Claude Venard (1913-1999) was a central figure of the post-war School of Paris and became internationally renowned during the 1950's for his bold heavily impastoed Post-Cubist paintings, built up through layer upon layer of pigment incorporating different resins and varnishes to an almost sculptural level. To experience Venard's work is a rich visceral sensation.
In his twenties Venard had fled from the orthodoxy of the Académie des Beaux-Arts in Paris after only 48 hours. In 1938 he signed the avant-garde “Rupture” manifesto, and participated in the "Forces Nouvelles" group exhibitions. After the war (during which he enlisted and fought before ending up in a prison camp and subsequently escaping), he rejected the "miserablisme" of many of his fellow artists, and developed his own vibrant expressive technique which received great acclaim, and for which he is now famous.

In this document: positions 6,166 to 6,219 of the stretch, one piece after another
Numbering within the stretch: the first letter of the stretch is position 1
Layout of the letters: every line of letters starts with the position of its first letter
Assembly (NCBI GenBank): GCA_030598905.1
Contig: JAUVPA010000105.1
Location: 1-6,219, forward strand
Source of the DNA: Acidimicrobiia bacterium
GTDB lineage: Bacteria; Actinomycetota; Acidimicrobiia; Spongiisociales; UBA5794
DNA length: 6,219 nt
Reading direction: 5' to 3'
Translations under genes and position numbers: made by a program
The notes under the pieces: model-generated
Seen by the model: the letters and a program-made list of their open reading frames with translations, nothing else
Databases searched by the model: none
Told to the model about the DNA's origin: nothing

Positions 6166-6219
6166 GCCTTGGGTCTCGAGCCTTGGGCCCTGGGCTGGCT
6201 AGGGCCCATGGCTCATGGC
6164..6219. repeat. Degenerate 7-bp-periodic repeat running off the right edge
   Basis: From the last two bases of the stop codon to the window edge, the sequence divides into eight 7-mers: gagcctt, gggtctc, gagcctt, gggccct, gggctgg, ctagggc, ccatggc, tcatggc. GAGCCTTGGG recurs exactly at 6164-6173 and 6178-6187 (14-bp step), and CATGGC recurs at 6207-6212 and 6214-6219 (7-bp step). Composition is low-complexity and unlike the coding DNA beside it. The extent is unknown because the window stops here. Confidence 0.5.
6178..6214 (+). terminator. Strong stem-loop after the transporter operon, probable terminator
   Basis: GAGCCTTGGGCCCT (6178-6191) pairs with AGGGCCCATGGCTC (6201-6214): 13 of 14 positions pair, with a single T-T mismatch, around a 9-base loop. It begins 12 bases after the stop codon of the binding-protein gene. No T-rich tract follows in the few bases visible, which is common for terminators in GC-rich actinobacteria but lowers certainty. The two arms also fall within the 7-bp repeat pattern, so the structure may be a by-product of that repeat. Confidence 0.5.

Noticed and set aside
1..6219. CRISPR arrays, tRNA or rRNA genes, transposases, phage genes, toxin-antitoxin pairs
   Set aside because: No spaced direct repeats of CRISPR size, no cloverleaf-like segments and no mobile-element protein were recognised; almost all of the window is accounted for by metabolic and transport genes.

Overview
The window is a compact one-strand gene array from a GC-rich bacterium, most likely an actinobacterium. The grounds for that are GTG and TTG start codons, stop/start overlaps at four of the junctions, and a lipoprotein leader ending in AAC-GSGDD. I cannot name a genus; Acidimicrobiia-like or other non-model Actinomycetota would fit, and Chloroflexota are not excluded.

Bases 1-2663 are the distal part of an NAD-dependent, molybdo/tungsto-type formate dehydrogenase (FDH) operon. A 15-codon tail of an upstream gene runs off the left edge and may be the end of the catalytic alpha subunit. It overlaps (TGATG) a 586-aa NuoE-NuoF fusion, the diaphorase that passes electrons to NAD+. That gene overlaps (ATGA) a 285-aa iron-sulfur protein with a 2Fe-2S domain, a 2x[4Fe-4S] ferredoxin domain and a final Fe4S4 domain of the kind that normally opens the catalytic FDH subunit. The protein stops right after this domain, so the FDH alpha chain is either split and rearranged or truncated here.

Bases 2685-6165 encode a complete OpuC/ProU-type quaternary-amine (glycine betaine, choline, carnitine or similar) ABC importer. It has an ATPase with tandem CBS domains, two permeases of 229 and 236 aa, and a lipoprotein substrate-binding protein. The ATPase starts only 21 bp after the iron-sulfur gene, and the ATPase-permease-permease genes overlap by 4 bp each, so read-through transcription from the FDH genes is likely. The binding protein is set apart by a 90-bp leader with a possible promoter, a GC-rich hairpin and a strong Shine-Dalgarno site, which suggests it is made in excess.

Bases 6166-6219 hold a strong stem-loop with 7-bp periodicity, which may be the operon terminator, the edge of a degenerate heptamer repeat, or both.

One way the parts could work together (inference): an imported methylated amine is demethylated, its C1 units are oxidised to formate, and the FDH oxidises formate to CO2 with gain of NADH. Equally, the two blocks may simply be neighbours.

Alongside Venard, this exhibition brings together other artists from the period whose work also explored the possibilities opened up by the Cubists’ deconstruction of the single viewpoint perspective which had been convention in Western art since the Renaissance. In contrast to Venard, the Russian émigré Youla Chapoval’s compositions liberated from the formulaic strictures of analytical Cubism, are serene and harmonious; Marcel Burtin flattens the space altogether resulting in semi-abstract familiar shapes; Jacques Lagrange’s typically vibrant work is inspired by the geometry of the rooftops beneath the viaduct of Arcueil; and Reynold Arnould’s “dynamist” work combines Cubist techniques with elements of Futurism to dazzling effect.